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Connected Substitutes and Invertibility of Demand

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Abstract

We consider the invertibility (injectivity) of a nonparametric nonseparable demand system. Invertibility of demand is important in several contexts, including identification of demand, estimation of demand, testing of revealed preference, and economic theory exploiting existence of an inverse demand function or (in an exchange economy) uniqueness of Walrasian equilibrium prices. We introduce the notion of "connected substitutes" and show that this structure is sufficient for invertibility. The connected substitutes conditions require weak substitution between all goods and sufficient strict substitution to necessitate treating them in a single demand system. The connected substitutes conditions have transparent economic interpretation, are easily checked, and are satisfied in many standard models. They need only hold under some transformation of demand and can accommodate many models in which goods are complements. They allow one to show invertibility without strict gross substitutes, functional form restrictions, smoothness assumptions, or strong domain restrictions. When the restriction to weak substitutes is maintained, our sufficient conditions are also "nearly necessary" for even local invertibility.

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Bibliographic Info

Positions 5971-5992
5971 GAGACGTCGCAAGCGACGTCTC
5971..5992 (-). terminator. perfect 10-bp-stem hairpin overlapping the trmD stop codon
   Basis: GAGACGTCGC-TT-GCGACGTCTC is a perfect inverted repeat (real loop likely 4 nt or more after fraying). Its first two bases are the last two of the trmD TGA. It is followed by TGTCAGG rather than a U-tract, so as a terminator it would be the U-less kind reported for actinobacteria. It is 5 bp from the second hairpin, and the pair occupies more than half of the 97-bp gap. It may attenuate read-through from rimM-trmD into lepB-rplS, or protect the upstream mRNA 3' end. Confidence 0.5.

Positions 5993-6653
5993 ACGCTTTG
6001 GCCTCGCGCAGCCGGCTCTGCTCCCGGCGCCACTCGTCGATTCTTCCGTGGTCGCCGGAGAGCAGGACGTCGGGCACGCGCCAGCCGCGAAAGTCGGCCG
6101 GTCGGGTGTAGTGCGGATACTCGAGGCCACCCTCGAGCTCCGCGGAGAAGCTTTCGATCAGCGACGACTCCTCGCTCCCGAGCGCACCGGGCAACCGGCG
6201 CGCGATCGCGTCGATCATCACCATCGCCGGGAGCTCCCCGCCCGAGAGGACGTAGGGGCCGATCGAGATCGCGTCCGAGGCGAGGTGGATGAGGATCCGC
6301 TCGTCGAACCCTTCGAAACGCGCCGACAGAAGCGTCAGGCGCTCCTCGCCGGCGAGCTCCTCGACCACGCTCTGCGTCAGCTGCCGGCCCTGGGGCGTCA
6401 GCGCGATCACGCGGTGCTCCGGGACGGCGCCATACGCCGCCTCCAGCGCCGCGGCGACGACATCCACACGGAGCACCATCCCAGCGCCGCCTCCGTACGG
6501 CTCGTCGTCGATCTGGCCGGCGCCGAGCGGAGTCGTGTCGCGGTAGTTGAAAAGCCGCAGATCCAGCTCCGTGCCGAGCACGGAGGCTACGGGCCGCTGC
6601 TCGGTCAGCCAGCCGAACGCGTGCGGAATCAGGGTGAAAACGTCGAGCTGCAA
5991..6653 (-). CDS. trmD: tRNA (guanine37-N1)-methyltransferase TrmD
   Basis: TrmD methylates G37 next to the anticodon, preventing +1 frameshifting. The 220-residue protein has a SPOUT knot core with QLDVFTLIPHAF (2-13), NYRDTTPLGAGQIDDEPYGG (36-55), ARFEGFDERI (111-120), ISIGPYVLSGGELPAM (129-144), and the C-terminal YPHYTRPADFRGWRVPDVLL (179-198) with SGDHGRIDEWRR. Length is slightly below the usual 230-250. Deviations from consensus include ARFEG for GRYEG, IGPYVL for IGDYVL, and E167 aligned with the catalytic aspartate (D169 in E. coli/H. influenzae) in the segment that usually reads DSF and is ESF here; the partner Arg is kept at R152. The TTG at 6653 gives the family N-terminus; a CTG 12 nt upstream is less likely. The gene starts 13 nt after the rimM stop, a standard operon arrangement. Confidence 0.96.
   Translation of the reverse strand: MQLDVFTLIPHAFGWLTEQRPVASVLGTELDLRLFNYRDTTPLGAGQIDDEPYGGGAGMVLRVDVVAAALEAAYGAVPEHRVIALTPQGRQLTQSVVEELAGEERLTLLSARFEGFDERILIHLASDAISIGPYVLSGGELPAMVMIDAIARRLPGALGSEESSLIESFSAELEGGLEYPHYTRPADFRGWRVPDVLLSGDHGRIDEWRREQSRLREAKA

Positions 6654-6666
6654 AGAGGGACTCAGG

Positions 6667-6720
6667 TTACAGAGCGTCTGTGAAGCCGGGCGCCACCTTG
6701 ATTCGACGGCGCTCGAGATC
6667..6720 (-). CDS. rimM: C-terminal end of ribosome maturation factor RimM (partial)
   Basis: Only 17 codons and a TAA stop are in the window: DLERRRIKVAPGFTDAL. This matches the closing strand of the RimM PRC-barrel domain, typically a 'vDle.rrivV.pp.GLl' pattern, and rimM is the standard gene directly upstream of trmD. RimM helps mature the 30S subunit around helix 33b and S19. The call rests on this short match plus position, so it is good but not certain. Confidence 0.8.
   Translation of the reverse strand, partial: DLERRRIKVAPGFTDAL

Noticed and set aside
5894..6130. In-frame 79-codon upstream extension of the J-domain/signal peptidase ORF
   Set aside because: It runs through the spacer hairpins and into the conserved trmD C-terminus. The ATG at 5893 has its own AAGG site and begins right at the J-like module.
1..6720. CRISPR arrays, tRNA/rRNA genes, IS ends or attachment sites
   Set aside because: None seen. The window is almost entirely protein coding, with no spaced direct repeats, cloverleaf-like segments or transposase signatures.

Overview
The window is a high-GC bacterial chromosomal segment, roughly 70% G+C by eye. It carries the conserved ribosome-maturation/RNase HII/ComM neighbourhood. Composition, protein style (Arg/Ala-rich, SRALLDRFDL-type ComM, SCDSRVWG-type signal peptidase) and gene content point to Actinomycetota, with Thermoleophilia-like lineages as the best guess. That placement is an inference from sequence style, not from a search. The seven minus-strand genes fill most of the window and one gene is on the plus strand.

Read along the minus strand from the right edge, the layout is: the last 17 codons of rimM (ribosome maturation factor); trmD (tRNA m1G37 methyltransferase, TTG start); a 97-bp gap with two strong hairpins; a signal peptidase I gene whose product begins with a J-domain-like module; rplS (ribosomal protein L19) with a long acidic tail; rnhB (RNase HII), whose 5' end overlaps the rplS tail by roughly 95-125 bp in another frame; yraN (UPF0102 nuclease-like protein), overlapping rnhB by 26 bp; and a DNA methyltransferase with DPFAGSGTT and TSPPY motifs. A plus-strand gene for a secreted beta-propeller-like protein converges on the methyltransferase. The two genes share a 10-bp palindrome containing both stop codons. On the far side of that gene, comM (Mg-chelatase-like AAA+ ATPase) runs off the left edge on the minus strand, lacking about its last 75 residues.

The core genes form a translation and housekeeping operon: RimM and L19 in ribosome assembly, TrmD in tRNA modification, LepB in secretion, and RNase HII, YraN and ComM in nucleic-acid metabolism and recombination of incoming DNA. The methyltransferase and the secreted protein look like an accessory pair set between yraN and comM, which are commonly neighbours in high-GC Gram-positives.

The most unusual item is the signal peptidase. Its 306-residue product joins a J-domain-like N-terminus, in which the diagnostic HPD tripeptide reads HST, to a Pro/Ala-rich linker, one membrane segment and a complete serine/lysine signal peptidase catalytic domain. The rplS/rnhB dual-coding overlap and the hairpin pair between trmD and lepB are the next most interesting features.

Paper provided by Cowles Foundation for Research in Economics, Yale University in its series Cowles Foundation Discussion Papers with number 1806R.

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Length: 33 pages
Date of creation: Jun 2011
Date of revision: Jul 2012
Publication status: Published in Econometrica (September 2013), 81(5): 2087-2111
Handle: RePEc:cwl:cwldpp:1806r

Note: CFP 1391
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Keywords: Univalence; Injectivity; Weak substitutes; Complements;

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References

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  1. Cheng, Leonard, 1985. "Inverting systems of demand functions," Journal of Economic Theory, Elsevier, vol. 37(1), pages 202-210, October.
  2. Kelvin J. Lancaster, 1966. "A New Approach to Consumer Theory," Journal of Political Economy, University of Chicago Press, vol. 74, pages 132.
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  12. Aviv Nevo, 2000. "Mergers with Differentiated Products: The Case of the Ready-to-Eat Cereal Industry," RAND Journal of Economics, The RAND Corporation, vol. 31(3), pages 395-421, Autumn.
  13. Deneckere, Raymond J & Rothschild, Michael, 1992. "Monopolistic Competition and Preference Diversity," Review of Economic Studies, Wiley Blackwell, vol. 59(2), pages 361-73, April.
  14. Dick, Astrid A., 2008. "Demand estimation and consumer welfare in the banking industry," Journal of Banking & Finance, Elsevier, vol. 32(8), pages 1661-1676, August.
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Cited by:
  1. Reynaert, Mathias & Verboven, Frank, 2012. "Improving the Performance of Random Coefficients Demand Models: the Role of Optimal Instruments," CEPR Discussion Papers 9026, C.E.P.R. Discussion Papers.

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